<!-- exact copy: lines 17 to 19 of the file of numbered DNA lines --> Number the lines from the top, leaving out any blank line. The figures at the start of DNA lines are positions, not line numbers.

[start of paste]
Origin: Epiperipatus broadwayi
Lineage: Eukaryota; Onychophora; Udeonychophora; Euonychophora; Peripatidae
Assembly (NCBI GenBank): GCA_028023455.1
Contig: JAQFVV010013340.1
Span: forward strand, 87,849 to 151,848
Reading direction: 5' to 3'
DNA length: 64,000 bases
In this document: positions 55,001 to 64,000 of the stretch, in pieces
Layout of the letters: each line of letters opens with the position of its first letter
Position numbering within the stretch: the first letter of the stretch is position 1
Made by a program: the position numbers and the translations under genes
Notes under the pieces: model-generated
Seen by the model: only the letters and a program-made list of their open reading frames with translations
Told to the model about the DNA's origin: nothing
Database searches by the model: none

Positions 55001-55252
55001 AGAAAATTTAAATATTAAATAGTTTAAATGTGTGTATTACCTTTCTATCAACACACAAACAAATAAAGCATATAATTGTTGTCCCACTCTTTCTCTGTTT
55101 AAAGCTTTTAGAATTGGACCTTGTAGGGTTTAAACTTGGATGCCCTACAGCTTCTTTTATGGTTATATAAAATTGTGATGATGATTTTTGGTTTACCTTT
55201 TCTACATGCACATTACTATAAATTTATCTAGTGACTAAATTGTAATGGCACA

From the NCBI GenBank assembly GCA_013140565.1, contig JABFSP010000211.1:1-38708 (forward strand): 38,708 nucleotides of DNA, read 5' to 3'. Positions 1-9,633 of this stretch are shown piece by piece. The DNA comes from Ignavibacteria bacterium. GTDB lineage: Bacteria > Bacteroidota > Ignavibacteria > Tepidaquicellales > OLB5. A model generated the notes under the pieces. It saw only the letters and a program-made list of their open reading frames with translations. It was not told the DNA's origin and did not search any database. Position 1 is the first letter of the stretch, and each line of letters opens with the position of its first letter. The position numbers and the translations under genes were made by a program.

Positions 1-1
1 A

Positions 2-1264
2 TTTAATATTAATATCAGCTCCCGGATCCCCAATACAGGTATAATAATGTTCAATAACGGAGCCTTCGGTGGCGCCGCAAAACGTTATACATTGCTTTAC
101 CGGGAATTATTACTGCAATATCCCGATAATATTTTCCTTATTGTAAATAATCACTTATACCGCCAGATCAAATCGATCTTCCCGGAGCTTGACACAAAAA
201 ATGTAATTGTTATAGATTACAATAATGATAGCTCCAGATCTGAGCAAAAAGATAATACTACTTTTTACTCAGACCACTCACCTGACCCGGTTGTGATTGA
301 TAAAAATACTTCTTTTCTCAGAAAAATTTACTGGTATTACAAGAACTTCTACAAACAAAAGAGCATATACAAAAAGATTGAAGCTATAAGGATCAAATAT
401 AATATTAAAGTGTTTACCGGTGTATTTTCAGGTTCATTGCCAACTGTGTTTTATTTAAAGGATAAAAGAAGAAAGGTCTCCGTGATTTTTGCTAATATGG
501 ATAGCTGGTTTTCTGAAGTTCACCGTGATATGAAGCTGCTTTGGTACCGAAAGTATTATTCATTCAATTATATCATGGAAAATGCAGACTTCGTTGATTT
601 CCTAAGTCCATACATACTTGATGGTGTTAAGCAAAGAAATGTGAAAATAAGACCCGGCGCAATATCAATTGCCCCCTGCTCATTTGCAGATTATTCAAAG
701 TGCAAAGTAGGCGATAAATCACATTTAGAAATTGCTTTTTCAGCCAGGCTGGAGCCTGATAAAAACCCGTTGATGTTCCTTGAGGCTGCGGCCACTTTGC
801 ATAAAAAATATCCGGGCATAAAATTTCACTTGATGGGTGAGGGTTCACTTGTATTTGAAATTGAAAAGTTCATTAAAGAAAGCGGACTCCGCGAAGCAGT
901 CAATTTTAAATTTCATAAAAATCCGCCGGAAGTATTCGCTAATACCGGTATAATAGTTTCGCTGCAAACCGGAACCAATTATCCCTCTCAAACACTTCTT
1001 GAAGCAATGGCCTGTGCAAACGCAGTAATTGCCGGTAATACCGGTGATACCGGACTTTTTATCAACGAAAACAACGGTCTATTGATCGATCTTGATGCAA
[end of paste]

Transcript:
55001 AGAAAATTTAAATATTAAATAGTTTAAATGTGTGTATTACCTTTCTATCAACACACAAACAAATAAAGCATATAATTGTTGTCCCACTCTTTCTCTGTTT
55101 AAAGCTTTTAGAATTGGACCTTGTAGGGTTTAAACTTGGATGCCCTACAGCTTCTTTTATGGTTATATAAAATTGTGATGATGATTTTTGGTTTACCTTT
55201 TCTACATGCACATTACTATAAATTTATCTAGTGACTAAATTGTAATGGCACA